Things You'll Need
Two sets of feeler gauges
Small wire brush
Needle nose pliers
If your lawnmower fails to start, the most likely cause is ignition failure. Remove the spark plug and reattach the lead. Once this is done, wheel the mower into dark corner of your garage, don a pair of rubber gloves and hold the threads of the plug against the mower's cylinder head. Have a friend crank the engine; if you don't see a bright white spark leap across the plug terminals, test the coil with a volt-ohm meter for a possible loose connection or a faulty coil.
Remove the cowling and fuel tank from the engine by undoing the relevant bolts holding it to the block with a suitable nut driver.
Locate the ignition coil situated on top of the engine beside the flywheel, with its two core ends almost touching the rim of the flywheel.
Adjust a volt-ohm meter to the ohms resistance setting. Touch one of the probes against the metal connector inside the spark plug rubber boot and the other probe against the mower crankcase; you should get a resistance reading of between 0.5 and 1.3 ohms. A zero reading or a reading of infinity means that the coil is faulty and needs to be replaced.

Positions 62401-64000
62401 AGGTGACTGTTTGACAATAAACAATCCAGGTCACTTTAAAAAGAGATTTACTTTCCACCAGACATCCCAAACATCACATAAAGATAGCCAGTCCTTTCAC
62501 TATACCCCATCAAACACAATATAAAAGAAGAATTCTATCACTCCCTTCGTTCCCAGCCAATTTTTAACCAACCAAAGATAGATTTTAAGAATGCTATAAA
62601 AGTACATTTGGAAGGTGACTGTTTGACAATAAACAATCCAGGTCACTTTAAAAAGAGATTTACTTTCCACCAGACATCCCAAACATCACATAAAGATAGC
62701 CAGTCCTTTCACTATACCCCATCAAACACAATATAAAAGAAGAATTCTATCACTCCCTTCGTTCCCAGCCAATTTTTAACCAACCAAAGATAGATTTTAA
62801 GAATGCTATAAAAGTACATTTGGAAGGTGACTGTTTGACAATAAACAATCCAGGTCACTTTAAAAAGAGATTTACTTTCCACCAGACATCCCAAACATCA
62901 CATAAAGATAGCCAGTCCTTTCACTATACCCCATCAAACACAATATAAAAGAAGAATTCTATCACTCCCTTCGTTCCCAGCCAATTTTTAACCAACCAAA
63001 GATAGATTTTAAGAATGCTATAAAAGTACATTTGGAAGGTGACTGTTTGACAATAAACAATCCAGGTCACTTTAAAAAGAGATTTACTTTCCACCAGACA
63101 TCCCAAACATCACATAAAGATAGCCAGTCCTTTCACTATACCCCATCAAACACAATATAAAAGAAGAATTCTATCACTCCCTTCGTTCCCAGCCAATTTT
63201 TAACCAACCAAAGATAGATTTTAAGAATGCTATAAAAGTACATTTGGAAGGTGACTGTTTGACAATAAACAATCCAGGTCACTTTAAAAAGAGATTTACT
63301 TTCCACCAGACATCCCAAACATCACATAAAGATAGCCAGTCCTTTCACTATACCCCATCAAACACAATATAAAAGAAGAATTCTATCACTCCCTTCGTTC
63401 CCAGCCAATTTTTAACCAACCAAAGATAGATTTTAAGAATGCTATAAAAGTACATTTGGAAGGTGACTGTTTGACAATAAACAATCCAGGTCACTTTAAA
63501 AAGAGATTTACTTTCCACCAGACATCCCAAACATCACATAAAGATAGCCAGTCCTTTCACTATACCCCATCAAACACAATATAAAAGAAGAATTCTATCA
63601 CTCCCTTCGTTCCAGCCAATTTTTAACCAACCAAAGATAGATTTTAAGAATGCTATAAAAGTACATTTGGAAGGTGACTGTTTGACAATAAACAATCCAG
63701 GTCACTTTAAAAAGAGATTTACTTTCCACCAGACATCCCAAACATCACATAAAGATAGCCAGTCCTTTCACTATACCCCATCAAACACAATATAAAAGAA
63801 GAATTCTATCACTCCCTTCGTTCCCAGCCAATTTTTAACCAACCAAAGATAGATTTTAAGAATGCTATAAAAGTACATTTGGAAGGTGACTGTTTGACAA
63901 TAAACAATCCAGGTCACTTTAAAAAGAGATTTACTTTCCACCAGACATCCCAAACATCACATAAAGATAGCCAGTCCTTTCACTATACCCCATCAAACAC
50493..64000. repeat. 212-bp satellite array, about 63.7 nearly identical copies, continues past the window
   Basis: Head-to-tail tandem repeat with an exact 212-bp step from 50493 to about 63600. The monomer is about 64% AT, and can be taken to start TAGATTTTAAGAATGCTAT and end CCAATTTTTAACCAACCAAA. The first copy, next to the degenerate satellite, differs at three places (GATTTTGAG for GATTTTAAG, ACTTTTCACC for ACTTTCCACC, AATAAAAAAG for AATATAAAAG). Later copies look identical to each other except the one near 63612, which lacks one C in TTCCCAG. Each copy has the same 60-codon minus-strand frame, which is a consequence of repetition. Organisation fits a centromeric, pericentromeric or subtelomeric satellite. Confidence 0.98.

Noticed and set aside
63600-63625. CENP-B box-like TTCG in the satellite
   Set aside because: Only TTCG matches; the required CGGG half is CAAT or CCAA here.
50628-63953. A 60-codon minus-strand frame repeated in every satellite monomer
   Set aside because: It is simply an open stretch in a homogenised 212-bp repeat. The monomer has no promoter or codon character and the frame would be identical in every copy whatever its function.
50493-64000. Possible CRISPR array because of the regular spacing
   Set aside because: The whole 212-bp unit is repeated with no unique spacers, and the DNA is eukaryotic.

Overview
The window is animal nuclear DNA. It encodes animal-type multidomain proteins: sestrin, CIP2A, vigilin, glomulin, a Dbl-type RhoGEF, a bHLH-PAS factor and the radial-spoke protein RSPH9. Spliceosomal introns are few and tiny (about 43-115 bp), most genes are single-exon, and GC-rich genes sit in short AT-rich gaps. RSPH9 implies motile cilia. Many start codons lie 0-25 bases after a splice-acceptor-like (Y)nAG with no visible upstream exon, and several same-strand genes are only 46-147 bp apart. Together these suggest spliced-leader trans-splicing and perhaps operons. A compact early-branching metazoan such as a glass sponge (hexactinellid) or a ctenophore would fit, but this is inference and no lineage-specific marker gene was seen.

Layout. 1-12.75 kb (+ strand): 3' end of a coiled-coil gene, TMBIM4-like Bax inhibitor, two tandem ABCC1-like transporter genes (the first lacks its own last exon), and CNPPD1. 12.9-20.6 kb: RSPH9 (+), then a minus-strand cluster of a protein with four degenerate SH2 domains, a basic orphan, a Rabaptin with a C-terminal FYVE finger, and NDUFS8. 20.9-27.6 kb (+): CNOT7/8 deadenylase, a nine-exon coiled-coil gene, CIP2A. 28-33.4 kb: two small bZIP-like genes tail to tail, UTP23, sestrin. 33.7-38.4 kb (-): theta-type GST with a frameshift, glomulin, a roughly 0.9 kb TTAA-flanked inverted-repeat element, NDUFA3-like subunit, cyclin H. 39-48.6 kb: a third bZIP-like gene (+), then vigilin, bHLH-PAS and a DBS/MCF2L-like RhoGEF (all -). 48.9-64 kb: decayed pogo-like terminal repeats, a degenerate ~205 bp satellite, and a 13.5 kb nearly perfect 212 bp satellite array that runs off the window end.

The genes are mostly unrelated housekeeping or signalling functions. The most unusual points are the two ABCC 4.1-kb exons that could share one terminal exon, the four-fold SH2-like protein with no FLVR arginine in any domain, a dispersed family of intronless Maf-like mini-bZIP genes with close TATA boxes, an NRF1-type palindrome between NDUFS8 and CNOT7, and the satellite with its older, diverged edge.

Remove the coil by undoing the securing bolts with a nut driver and unplug the green kill-switch spade connector from the bottom of the coil. Connect the kill-switch wire to a new coil, replace the bolts and snug them down finger tight. Rotate the flywheel until the magnet embedded in its rim is opposite the coil core ends.
Adjust the armature gap clearance by inserting two .01 inch feeler gauges between the rim of the flywheel and the coil armature core ends. Slide the coil assembly forward until the two core-ends rest against the feeler gauges, and tighten the mounting bolts securely.
Clean the spark plug electrodes with a small wire brush and some emery paper and set the gap to .025 inch with the feeler gauge and a pair of needle nose pliers. Insert the plug, tighten it and replace the lead. Remount the cowling and start the mower to ensure that it's working properly.
If you don’t have two sets of feeler gauges, insert a business card between the armature core ends and the flywheel magnet instead and adjust as described.
After graduating from the University of the Witwatersrand and qualifying as an aircraft engineer, Ian Kelly joined a Kitchen remodeling company and qualified as a Certified Kitchen Designer (CKD). Kelly then established an organization specializing in home improvement, including repair and maintenance of household appliances, garden equipment and lawn mowers.